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The Learning Conference 2003

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Presentation Details


How an Arts Education Can Aid in the Cognitive and Emotional Development of a Child

Jonathan Weisbart.

Currently, there is a strong focus on reading and math in schools with the other academic areas being placed on the side, including the arts. California’s 2001/2002 education budget included cuts in the arts (Groves, 2001). Education bureaucrats are pushing for intense reading instruction beginning in kindergarten whether the children are developmentally ready or not. Are the arts being cast aside to the detriment of the children? Is art education considered an extra, just more playtime away from academics?
From a constructivist point of view, children need to interact with their environment to create meaning of the world around them. If you ask a child to draw a dog, he will draw a picture of a dog from his own internal perception. It is not a photograph of a dog, but a representation of the child’s concept of a dog. There is a tremendous difference between asking the child to say what they see (i.e. “I see a dog.”) and drawing a dog. I am interested in finding a connection between the creation of art, the viewing of art, and cognitive and emotional development. Does the abstractness of art aid the child in representing internal thoughts?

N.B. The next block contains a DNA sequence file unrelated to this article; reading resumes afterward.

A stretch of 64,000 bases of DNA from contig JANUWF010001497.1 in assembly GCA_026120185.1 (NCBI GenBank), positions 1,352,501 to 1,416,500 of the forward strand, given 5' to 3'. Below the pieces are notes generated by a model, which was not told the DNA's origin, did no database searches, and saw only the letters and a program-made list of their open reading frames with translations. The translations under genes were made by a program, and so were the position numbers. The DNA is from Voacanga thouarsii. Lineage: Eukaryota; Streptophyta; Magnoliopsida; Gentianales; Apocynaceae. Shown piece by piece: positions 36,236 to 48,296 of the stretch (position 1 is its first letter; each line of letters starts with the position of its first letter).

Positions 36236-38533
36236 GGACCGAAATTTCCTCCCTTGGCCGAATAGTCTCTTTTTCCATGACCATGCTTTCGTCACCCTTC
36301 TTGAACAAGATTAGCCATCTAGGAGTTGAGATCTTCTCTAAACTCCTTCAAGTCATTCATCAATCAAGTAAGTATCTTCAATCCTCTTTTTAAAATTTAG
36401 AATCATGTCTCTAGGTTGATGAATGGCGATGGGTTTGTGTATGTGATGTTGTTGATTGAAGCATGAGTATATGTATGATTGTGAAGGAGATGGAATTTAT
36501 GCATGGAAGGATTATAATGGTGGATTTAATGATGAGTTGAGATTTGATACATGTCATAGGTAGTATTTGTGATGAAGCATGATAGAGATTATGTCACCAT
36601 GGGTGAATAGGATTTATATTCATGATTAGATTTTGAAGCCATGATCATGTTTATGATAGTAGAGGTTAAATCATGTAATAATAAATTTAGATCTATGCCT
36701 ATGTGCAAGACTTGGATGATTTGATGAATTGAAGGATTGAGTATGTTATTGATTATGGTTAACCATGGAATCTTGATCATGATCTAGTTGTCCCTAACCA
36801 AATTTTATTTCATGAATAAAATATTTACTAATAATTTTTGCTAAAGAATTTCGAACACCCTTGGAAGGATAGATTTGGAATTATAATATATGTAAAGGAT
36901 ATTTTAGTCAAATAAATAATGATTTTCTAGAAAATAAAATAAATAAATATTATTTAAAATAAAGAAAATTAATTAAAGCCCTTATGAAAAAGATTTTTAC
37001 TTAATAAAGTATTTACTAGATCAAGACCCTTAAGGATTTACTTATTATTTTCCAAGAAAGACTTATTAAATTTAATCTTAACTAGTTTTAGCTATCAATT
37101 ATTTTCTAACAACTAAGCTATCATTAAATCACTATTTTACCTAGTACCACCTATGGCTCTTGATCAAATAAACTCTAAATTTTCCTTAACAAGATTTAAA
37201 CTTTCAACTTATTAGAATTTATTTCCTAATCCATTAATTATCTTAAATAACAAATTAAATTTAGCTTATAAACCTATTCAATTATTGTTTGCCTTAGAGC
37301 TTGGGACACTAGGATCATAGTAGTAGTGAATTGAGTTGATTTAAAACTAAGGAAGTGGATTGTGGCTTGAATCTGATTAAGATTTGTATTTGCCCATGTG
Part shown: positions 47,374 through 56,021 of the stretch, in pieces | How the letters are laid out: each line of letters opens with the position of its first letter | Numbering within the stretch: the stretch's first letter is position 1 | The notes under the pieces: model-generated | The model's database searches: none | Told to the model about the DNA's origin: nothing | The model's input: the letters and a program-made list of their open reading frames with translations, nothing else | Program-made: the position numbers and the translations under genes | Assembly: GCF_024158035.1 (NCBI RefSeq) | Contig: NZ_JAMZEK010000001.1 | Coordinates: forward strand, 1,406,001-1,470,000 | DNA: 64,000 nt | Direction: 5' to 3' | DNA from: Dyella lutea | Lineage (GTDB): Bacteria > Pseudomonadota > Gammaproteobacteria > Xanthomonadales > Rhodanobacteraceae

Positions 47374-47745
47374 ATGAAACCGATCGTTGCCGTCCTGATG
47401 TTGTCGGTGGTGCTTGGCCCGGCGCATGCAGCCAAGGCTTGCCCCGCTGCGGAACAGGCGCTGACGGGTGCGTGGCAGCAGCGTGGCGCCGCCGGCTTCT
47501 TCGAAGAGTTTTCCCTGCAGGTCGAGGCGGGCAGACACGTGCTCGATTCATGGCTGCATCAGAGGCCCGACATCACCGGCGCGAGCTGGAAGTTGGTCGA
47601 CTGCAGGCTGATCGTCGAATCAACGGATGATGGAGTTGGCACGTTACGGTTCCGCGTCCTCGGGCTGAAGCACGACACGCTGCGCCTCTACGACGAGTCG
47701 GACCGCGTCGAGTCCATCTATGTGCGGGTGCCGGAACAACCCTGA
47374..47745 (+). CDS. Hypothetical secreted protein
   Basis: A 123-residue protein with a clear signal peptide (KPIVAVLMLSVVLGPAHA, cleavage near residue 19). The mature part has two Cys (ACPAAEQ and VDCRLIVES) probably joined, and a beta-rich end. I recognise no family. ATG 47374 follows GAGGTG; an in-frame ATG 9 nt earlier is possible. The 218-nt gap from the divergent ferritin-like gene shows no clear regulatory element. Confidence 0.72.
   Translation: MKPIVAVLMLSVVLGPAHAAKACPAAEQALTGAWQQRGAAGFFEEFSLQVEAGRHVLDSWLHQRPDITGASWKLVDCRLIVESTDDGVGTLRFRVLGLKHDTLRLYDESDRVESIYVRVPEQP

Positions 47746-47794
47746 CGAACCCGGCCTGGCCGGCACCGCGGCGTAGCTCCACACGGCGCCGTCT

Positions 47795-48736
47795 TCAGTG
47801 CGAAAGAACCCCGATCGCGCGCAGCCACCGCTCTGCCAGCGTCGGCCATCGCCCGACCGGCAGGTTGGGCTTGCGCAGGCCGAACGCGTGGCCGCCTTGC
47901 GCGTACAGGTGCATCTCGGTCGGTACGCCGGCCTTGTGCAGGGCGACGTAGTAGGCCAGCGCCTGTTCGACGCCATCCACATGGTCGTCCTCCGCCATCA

There is also the question of multiple intelligences. If there is no art education, how can educators foster spatial and kinesthetic learners? I am concerned that the absence of the arts is having a negative effect on children with different learning modalities and an underdevelopment of one or more of their intelligences.
In this paper, I will be exploring the impact of art education on cognitive and emotional development in relation to the theories of Piaget, Vygotsky, and Gardner. I will also review the creation of modern kindergarten, which lays the foundation for the importance of art education.


Jonathan Weisbart  (United States)
Elementary Teacher
Malabar Street Elementary
Los Angeles Unified School District

Jonathan Weisbart teaches at an innercity elementary school. He received a Master of Arts in Child and Adolescent Literacy from Loyola Marymount University in Los Angeles.

  • Arts
  • Constructivist
  • Multiple-intelligences
  • Kindergarten
  • Cognitive
  • Emotional

(30 min Conference Paper, English)